As your organization considers whether it makes sense to have a brand presence in the digital ecosystem that is the metaverse, these numbers emphasize the importance of crafting clear messaging to explain not only why you are investing in the metaverse, but what it means for your audiences. That messaging should be attuned to your audience’s ages and behaviors, acknowledging the large generational gap in familiarity with the concept and adjusting accordingly the amount of context and explanation that you share.
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The Consumer Electronics Show (CES) kicked off in Las Vegas yesterday, forgoing a virtual show for a shortened in-person event that features 2,200+ exhibitors. Among the new tech showcased were several products designed to create hybrid communication experiences.
Canon unveiled its first ever virtual reality platform software, dubbed “Kokomo,” that the company says will allow users to meet people virtually in a real-time, photo-realistic environment that captures live appearance and expression. “With Kokomo we’re tapping into Canon’s innovative spirit and heritage of high-quality imaging to enable people to have real, authentic interactions when they get together in VR,” Canon Americas CEO Kazuto “Kevin” Ogawa said in a press release. “Kokomo will enable people to create memorable, meaningful connections.”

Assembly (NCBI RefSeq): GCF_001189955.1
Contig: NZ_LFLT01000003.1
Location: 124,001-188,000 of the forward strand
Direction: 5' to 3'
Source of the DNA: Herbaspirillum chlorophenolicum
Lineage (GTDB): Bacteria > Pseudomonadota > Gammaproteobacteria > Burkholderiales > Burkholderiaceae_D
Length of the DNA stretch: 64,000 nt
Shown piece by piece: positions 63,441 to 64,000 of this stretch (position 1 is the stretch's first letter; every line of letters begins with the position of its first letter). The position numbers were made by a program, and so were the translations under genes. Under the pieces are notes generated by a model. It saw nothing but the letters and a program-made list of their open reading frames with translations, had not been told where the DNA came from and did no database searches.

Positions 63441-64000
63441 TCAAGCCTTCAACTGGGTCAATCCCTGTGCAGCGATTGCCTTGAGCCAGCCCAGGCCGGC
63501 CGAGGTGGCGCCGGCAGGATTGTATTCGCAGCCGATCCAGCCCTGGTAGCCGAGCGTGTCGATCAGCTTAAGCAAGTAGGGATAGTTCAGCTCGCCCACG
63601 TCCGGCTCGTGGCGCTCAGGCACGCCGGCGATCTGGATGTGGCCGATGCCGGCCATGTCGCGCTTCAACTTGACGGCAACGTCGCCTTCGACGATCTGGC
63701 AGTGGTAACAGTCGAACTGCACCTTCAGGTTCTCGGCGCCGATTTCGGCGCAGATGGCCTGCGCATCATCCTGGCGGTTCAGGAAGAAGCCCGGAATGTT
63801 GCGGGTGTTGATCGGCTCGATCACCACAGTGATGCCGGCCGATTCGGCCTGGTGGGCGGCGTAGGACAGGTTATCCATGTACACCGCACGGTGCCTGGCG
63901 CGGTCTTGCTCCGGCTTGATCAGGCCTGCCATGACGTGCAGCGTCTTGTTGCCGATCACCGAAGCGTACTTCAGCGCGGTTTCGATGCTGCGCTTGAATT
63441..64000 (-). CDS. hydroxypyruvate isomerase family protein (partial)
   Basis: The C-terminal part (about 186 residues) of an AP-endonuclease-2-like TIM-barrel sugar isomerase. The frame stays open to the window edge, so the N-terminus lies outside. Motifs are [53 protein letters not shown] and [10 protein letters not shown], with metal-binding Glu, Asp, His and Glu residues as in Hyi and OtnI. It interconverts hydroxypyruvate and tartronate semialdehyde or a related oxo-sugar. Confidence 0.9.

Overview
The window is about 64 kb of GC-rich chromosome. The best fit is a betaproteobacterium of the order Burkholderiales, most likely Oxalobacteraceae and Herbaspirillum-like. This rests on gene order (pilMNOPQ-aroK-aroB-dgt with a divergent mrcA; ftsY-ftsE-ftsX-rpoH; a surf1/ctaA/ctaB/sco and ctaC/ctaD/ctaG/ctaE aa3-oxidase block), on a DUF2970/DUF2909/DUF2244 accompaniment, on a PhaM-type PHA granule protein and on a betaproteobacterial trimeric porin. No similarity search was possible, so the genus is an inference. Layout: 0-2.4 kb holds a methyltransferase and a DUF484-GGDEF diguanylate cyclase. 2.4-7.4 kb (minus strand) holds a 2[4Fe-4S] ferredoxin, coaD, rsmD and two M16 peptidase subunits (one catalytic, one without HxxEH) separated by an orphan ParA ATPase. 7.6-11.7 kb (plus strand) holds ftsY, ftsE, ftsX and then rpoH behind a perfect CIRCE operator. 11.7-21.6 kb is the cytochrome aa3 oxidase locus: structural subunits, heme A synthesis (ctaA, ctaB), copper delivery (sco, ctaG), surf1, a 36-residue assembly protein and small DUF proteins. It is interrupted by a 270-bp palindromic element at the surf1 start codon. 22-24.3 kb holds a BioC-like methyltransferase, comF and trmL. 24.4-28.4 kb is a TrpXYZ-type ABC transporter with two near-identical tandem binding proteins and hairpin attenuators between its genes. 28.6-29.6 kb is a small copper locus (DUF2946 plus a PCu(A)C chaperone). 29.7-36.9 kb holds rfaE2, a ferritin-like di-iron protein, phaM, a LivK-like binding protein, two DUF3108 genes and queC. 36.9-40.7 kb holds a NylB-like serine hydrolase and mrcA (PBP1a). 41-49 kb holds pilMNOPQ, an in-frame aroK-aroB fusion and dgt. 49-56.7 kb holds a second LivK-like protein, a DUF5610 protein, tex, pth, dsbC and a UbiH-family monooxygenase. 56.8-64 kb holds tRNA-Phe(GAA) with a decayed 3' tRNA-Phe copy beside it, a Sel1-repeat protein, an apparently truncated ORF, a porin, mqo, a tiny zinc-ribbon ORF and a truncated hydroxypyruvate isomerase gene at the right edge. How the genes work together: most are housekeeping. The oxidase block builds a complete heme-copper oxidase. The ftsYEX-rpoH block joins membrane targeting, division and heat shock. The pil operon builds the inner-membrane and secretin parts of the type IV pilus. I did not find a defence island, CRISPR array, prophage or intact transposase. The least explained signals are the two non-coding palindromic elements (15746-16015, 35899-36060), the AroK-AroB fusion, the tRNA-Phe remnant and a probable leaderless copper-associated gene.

Breylon, a company born from the MIT media lab, also debuted the world’s first headset free virtual monitor as part of its new “Ultra Reality” line that can be used for gaming, the metaverse and other interactive experiences:
LG Display also introduced new display solutions, including a “smart window” designed specifically for offices. “By applying this Transparent OLED technology to conference room windows, the advanced Smart Window can help professional teams maximize their productivity by transforming into an expansive screen for video conferencing and presentations without compromising the open view of a normal glass window,” the company wrote in a press release.